Other patents disclose games in which bombs or projectiles are directed against vessels which cause the vessels to collapse or fall apart when properly struck, and include U.S. Pat. No. 1,559,140 (Wolkenhauer), U.S. Pat. No. 2,747,874 (Cappella, Jr. et al.), U.S. Pat. No. 3,434,716 (Schwartz) and U.S. Pat. No. 4,145,049 (Papazian).
U.S. Pat. No. 1,924,261 (Thompson) discloses a game in which detonation occurs if a vessel is properly struck with a bomb from an airplane.
In addition, U.S. Pat. No. 2,859,037 (Howard) discloses a game apparatus simulating a boat invasion which utilizes self-propelled floating vessels to maneuver and complete a pre-established course. The vessels may be hit by pellets which are propelled by a spring actuated plunger device to divert the path of the vessel from the finish line.
In view of the high degree of interest in boat-related games, a need and desire for new games involving boats or other floating objects is believed to exist.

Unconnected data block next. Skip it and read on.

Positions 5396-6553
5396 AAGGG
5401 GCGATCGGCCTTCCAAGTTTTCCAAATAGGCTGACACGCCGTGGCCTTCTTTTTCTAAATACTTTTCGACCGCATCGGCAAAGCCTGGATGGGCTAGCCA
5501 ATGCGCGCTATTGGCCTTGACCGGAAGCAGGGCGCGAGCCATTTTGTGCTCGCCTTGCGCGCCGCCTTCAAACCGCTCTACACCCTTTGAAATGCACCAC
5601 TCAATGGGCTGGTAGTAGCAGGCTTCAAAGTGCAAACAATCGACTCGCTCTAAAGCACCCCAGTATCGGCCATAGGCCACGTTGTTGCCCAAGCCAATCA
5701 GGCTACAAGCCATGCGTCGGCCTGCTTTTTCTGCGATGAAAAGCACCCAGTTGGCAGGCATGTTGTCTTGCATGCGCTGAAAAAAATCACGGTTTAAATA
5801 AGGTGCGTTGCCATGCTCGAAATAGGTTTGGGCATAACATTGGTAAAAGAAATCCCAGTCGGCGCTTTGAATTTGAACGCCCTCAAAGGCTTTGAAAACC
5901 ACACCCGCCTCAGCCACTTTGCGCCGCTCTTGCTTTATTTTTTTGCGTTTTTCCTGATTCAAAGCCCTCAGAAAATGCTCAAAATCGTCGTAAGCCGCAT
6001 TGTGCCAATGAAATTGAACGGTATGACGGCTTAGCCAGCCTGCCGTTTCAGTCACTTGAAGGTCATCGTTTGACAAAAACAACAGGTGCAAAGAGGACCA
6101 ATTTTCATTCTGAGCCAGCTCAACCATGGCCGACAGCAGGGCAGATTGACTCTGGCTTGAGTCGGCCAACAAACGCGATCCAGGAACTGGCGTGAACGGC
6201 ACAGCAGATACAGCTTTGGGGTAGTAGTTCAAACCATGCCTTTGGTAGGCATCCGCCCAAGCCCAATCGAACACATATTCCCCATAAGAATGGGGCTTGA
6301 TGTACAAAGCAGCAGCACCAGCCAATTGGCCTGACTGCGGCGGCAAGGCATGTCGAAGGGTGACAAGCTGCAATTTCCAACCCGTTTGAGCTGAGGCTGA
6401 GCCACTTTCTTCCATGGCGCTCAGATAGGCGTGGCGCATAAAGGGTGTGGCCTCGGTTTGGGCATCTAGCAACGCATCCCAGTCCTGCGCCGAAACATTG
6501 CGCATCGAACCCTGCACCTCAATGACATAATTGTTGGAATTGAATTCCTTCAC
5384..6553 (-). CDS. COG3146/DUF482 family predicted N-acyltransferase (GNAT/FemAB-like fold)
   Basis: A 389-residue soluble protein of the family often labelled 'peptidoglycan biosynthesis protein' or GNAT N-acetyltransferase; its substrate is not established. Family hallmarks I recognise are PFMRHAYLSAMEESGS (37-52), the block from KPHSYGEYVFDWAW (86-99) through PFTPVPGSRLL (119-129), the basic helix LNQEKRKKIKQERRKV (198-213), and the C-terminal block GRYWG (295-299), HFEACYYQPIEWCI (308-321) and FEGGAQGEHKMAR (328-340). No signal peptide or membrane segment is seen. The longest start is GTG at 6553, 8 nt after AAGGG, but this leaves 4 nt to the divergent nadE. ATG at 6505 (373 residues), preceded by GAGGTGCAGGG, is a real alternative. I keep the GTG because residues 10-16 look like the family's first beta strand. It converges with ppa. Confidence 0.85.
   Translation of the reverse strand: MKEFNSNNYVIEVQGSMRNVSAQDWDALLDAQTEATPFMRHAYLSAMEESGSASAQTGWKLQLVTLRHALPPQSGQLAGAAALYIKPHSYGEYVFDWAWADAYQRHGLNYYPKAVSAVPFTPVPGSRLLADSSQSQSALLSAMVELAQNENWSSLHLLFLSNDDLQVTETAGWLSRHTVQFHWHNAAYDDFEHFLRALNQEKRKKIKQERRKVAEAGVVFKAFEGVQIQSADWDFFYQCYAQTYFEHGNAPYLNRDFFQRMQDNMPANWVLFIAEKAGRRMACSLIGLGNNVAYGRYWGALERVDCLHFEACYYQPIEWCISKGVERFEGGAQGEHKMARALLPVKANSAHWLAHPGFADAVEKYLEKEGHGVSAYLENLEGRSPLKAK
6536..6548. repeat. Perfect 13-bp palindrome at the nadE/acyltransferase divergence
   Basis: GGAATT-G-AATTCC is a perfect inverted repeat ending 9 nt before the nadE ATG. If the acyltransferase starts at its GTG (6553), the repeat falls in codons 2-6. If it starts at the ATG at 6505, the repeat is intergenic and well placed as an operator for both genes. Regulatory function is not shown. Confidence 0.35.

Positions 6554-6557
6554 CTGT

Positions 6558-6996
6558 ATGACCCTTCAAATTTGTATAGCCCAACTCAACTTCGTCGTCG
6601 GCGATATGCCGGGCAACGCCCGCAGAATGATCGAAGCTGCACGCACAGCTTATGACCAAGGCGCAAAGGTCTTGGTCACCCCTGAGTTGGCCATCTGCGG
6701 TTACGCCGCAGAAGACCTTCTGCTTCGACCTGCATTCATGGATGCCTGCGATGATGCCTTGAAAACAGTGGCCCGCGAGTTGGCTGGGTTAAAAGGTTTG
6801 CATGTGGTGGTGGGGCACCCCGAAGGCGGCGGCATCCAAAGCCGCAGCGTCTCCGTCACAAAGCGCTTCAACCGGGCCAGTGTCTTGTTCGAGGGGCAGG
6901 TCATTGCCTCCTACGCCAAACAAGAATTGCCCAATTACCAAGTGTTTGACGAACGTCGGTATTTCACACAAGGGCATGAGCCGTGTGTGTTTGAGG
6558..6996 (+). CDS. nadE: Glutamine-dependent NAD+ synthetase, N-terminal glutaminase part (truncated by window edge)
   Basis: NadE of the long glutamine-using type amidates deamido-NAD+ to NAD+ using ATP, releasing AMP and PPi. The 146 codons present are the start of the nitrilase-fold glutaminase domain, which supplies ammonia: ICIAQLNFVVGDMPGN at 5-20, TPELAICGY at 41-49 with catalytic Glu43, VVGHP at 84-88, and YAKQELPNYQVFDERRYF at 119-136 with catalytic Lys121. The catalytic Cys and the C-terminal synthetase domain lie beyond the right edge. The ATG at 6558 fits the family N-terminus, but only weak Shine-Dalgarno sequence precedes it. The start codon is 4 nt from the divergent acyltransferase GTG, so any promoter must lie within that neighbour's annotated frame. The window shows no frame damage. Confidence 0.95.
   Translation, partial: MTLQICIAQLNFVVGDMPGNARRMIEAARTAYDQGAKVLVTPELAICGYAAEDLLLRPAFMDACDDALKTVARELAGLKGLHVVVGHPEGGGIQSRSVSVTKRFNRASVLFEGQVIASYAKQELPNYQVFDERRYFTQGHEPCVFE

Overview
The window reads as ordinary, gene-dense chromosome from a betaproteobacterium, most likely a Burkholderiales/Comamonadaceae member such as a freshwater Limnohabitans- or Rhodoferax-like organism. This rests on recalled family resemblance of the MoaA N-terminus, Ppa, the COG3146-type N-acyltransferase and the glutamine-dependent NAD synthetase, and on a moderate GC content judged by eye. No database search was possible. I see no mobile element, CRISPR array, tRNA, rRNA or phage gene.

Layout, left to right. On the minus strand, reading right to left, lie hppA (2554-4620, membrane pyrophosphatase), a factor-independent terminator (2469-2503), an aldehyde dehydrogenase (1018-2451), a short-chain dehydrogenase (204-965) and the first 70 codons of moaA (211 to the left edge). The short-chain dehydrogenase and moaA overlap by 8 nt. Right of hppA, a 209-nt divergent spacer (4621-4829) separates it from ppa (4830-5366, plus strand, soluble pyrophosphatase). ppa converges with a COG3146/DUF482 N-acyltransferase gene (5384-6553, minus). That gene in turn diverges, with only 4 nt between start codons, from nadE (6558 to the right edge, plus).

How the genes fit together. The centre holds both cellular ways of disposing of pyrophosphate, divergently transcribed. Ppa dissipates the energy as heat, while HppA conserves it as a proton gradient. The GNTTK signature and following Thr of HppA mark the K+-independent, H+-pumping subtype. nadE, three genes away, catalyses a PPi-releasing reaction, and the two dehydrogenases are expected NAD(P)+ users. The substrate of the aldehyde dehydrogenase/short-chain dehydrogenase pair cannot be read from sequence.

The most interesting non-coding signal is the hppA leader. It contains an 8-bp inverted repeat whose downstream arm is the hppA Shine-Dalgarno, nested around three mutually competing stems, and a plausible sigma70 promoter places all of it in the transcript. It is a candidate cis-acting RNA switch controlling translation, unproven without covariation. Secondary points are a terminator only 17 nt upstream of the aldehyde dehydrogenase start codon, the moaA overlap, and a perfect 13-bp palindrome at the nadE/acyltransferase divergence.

Accordingly, it is a general object of this invention to provide an action game which is exciting to play.
It is a more specific object of this invention to provide an action game which requires skill, coordination and quick responses and, which permits the player(s) to demonstrate success based upon personal skill.
It is a further object of this invention to provide an action game which can be used competitively by one or more players.
It is yet another object of this invention to provide a simple, material-based game which tests a participant's ability to accurately direct projectiles to a designated target.